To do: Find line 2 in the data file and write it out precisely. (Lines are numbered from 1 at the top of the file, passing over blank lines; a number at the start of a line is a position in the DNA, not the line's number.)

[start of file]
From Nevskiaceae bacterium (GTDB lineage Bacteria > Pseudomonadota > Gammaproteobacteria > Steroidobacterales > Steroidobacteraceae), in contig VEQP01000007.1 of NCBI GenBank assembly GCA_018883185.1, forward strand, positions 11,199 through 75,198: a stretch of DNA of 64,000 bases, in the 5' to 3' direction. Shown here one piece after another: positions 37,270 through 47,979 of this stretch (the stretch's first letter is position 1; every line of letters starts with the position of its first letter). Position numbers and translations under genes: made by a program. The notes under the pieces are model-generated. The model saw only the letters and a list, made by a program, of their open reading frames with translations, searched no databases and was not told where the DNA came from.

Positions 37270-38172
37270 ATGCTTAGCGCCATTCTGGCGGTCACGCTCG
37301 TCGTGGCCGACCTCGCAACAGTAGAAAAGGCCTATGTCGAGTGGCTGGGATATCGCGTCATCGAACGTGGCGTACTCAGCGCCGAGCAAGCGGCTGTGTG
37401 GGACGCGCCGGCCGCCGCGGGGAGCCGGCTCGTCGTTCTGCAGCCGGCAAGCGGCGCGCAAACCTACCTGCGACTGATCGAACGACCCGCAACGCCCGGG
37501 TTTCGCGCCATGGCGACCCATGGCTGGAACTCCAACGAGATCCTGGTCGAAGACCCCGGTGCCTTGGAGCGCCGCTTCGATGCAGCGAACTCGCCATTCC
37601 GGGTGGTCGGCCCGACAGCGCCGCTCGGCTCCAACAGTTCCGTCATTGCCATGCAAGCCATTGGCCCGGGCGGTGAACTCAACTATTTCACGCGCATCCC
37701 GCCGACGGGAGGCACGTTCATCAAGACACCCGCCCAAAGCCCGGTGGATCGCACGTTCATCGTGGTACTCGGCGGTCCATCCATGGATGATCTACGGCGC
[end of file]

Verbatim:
Positions 37270-38172